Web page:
Friday, April 15, 2011

Habitats in a Dying Tree

Caterpillar of Dainty Swallowtail Butterfly

Although the caterpillar, of a Dainty Swallowtail Butterfly, may give you the idea the mandarin tree it is eating, is still a verdant tree going strong, this is not the case. 

The tree began to die long before last year, but I read up the problem and decided to try and extend its productive years by giving it a 'skeleton cut' -- where all the foliage is cut off and only the main branches are left, the ends painted white with acrylic paint.

The friend helping me with the cutting was full of doubts but I insisted. It was, as I said, beginning to die and the orchardist I consulted said he did it all the time ... to get a couple more years out of a tree at the end of its life.

Apparently mandarin trees live about forty years and this one had well and truly passed those years. It's another tree I will miss. Its crop was tremendous in the last five or so years before it wilted.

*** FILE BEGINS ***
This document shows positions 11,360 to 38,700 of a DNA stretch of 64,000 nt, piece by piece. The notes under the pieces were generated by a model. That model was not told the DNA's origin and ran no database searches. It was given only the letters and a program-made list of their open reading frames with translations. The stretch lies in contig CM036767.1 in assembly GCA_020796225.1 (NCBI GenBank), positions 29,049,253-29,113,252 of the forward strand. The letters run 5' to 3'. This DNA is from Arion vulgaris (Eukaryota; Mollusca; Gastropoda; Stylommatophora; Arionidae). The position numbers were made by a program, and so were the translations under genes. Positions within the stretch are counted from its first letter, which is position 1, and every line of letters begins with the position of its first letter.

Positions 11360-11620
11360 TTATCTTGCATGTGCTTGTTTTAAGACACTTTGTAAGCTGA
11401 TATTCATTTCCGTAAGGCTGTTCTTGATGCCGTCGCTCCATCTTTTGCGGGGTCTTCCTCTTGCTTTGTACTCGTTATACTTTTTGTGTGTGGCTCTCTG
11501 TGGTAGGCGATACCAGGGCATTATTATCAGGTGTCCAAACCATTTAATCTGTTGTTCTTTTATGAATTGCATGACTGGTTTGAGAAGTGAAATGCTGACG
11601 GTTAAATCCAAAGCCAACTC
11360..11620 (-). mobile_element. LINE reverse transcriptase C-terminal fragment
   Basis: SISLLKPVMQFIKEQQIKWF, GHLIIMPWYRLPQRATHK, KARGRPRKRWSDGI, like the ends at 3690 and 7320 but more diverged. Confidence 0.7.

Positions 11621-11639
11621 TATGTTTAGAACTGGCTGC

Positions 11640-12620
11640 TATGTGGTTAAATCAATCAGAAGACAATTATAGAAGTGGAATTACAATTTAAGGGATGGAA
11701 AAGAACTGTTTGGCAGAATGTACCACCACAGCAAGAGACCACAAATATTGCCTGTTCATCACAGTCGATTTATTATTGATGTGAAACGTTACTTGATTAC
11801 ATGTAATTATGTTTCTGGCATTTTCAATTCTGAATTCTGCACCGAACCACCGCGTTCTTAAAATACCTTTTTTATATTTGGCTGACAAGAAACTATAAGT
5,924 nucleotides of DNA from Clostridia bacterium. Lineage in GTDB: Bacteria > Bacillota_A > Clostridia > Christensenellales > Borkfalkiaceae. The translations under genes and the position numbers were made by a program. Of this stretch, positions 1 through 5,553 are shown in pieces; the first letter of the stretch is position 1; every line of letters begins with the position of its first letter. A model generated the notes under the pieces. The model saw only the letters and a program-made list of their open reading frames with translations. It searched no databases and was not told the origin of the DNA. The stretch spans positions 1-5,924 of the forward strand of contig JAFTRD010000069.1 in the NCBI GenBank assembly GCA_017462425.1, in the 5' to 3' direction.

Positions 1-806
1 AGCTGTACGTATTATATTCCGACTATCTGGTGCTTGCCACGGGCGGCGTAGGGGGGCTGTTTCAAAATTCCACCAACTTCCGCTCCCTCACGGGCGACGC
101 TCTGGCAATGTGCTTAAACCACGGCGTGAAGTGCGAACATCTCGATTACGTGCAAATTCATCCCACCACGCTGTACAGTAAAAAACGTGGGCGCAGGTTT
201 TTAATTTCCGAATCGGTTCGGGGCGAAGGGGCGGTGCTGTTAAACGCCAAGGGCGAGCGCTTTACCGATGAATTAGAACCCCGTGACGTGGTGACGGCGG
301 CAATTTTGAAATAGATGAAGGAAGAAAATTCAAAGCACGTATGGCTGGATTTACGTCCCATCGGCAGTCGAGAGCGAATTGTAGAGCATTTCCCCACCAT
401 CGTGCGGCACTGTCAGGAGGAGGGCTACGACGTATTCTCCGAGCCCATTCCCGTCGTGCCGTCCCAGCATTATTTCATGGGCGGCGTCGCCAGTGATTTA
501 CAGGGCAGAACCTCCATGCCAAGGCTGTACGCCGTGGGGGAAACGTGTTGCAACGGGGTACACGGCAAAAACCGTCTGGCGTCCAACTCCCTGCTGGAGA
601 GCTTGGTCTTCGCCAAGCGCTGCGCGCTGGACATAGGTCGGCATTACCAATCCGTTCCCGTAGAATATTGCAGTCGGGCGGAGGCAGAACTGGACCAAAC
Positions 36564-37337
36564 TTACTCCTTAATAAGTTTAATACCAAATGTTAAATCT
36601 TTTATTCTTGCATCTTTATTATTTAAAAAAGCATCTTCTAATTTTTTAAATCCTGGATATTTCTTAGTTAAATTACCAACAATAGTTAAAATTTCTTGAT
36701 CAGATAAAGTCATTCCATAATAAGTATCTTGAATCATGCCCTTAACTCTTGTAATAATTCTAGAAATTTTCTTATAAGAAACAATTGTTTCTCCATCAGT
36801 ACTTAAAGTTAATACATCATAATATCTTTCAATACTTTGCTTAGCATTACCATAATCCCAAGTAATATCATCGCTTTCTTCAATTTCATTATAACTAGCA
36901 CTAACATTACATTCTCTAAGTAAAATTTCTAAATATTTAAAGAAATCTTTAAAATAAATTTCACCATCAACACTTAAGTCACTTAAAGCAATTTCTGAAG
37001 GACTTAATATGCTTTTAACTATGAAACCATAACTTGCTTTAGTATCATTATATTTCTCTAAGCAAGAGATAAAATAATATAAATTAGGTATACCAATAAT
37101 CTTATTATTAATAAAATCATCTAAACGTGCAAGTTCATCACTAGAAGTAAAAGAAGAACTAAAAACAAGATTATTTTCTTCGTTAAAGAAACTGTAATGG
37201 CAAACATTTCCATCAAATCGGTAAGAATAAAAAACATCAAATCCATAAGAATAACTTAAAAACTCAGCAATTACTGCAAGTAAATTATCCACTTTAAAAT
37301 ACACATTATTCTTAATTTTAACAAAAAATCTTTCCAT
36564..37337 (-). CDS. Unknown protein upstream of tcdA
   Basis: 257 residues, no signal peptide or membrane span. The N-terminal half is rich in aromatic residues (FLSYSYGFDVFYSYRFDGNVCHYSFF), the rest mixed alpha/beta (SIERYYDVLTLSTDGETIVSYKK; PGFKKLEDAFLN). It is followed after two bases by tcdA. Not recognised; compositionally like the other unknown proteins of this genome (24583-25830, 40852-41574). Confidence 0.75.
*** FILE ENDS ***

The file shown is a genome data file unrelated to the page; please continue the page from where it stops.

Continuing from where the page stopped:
White Insects and Moss on Mandarin Tree

Amazingly though, it has been putting out twigs and leaves all summer. We had all that rain and I thought it might recover. Might do the magic. But now, going into Autumn, there's trouble. Large areas of dead bark curling off the dead wood underneath. Though there are still the leaves.

But also a burden of a great many insects. Probably an orchardist would have sprayed the tree to prevent insects even settling on it. The photos alongside shows moss growing in a crack in the bark and a vast cloud of miniscule white bugs.

I can't imagine them getting any sustenance through the bark, surely their mouthparts would be too small and too weak to pierce the bark?

These are only three of the many species living on the tree. I've collected two types of fungi. The usual complement of bronze stink bugs and orchard butterfly caterpillars.

At least four different mosses. Lichens. A bug (sap sucking insect) looking like Zorro, with white eyes and a black cape, that never sat still enough to have its photo taken and that doesn't feature in my field guides, and an epiphytic fern.

There's a foam bark sapling already a metre and half tall wanting to take its place in the sun. I'm going to have to cut that down. Foam barks grow far too fast and too big for a small back yard. I've planted a blue tongue, a native tibouchina, a much more manageable size.

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